5 May 311 AD saw the death of Galerius from disease.48 On his deathbed, he revoked his decrees against the Christians, granting them liberty of worship, and even solicited their prayers for not only his recovery49 but also the well-being of the Empire.50 A renewal of persecution of the Christians would be later encouraged by Maximin who disagreed with this withdrawal from Galerius.51 However, Licinius, who would rule in theory as colleagues together with Maximin in the place of Galerius over the East, desired to see peace created among the people.52 Constantius continued to rule in the West until his death at York in 306 AD,53 where his son, who managed to achieve the permission of Galerius to visit his ailing father, was declared Augustus by his troops that very day.54 With this act, the tide would turn not only for the Empire, but also for the Christian Church. First, however, Constantine had to conquer the rebel-emperor Maxentius - the son of Diocletian's junior emperor Maximian - who was in control of Italy.55 Constantine had already defeated and killed Maximian in 310 AD,56 after his attempt to regain power,57 and now, in alliance with Licinius, had to subdue Maxentius.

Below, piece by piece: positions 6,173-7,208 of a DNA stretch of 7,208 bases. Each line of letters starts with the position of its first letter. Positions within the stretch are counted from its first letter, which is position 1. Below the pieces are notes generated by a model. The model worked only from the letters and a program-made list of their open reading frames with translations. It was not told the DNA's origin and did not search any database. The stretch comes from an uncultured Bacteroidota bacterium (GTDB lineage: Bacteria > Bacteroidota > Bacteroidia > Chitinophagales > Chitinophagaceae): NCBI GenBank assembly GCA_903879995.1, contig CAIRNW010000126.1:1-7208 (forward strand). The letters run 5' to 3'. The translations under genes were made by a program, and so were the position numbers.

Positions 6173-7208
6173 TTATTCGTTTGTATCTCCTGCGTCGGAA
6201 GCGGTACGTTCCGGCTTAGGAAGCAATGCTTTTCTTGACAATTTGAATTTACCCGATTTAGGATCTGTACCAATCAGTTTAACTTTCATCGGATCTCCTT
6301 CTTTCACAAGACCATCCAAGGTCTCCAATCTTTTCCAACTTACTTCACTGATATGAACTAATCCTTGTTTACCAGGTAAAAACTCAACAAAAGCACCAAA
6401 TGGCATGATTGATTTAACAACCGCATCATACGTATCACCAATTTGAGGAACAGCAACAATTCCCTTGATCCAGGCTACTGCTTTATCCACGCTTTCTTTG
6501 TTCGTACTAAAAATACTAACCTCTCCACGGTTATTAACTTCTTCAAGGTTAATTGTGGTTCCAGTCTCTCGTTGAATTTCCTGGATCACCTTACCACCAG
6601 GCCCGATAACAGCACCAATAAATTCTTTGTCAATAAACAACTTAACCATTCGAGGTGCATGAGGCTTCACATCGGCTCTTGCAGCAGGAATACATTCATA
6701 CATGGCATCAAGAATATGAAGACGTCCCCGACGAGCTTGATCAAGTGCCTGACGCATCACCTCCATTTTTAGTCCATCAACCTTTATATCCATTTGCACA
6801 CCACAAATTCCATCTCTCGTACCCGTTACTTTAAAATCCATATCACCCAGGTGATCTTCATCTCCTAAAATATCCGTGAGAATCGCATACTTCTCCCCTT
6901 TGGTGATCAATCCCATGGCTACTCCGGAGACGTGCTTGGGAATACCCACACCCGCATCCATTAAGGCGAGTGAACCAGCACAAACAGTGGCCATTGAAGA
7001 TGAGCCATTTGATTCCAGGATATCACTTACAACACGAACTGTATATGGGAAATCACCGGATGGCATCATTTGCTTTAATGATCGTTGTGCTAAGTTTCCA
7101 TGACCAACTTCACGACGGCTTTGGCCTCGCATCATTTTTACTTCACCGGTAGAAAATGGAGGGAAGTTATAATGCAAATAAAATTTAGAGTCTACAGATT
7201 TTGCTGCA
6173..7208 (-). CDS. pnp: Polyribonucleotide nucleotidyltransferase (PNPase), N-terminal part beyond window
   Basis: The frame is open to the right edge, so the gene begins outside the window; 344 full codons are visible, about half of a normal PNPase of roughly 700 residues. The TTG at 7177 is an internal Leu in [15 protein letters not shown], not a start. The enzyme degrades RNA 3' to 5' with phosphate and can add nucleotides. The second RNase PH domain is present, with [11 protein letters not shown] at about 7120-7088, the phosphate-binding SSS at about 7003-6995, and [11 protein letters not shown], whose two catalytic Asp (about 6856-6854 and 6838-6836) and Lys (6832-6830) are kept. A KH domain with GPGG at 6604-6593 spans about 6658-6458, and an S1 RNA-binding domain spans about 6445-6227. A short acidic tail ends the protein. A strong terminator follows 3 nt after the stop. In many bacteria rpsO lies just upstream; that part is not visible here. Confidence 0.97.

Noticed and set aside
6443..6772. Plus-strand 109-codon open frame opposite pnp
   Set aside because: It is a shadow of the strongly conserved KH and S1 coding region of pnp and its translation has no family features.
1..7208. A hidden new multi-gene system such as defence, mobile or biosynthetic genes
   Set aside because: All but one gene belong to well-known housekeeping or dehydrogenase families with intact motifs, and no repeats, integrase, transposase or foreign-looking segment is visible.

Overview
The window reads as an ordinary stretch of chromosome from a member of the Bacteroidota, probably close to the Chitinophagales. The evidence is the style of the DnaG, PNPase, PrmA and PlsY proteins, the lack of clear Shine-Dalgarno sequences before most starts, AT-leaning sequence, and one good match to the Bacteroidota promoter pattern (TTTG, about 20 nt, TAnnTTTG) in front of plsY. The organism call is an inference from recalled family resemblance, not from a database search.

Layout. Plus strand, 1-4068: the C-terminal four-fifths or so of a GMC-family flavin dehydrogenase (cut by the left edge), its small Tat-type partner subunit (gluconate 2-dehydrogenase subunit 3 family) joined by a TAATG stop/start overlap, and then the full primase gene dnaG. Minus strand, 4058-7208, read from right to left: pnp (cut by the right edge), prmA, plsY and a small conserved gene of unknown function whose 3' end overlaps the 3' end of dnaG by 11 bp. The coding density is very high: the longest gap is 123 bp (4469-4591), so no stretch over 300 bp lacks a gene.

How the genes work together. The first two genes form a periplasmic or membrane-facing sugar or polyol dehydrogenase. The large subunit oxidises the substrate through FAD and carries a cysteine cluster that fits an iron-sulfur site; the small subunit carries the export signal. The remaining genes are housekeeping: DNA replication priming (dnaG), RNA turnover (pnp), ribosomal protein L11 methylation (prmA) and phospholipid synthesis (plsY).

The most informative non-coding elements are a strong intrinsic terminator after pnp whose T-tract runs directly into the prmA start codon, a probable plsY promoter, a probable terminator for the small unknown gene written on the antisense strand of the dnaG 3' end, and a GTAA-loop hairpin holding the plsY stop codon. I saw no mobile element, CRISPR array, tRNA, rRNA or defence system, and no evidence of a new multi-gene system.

It is here that we have reached the infamous Battle of the Milvian Bridge, and Constantine's impending conversion. In the spring of 312 AD, Constantine crossed the Alps and fought his way to Rome, reaching the city in October.58 He and his troops camped north of Rome, along the Tiber River,59 and the fear of a winter siege was at the forefront of Constantine's mind.60 For Maxentius, the conditions were favourable and he was persuaded to advance into battle.61 Constantine, unsure of his chances, was in dire need of help.62 While Eusebius notes that Constantine saw a vision, later receiving a dream, and Lactantius only mentions the dream, both agree that Constantine was indeed instructed to put a particular sign on his soldiers' equipment.63 Whether that sign was the cross or the chi-rho is still widely debated, but what is unanimously acknowledged is that Constantine attributed the visions and instructions to the Christian God.64 The instructions were simply the words hoc signo victor eris, which would mean 'in this sign you will conquer.'65 Constantine followed the instructions, engaged the enemy, defeated, and killed Maxentius the evening of 28 October 312.66 Constantine entered Rome the following day and was fully convinced that the Christian God had given him the victory.67 In June of the year 313 AD, the Edict of Milan was published, which granted liberty of worship to not only the Christians, but also to all the people in the Empire.68 However, the Christians were noticeably favoured, as full restitution was granted them: Not only was their right of worship assured, but their property was handed back to them.69 Constantine inherited a monotheistic belief from his father, Constantius, of one supreme God - a belief that was more than merely that there was 'something' there.70 After the events at the Milvian Bridge, Constantine became convinced that this God of the Christians was the god whom his father had worshipped.71 Indeed, he would arrive at the conclusion that in this Christian God, and in Christ Jesus, the virtues and power that were associated with Apollo and the other pagan gods resided truly and fully.72 Thus, the favour of this one God was of great value to Constantine, and he set out to do what would please this God, whose favour he desired.73 Therefore, ten years of persecution ended with the Edict of Milan, and everything would turn in favour of the Christian Church - for better or for worse.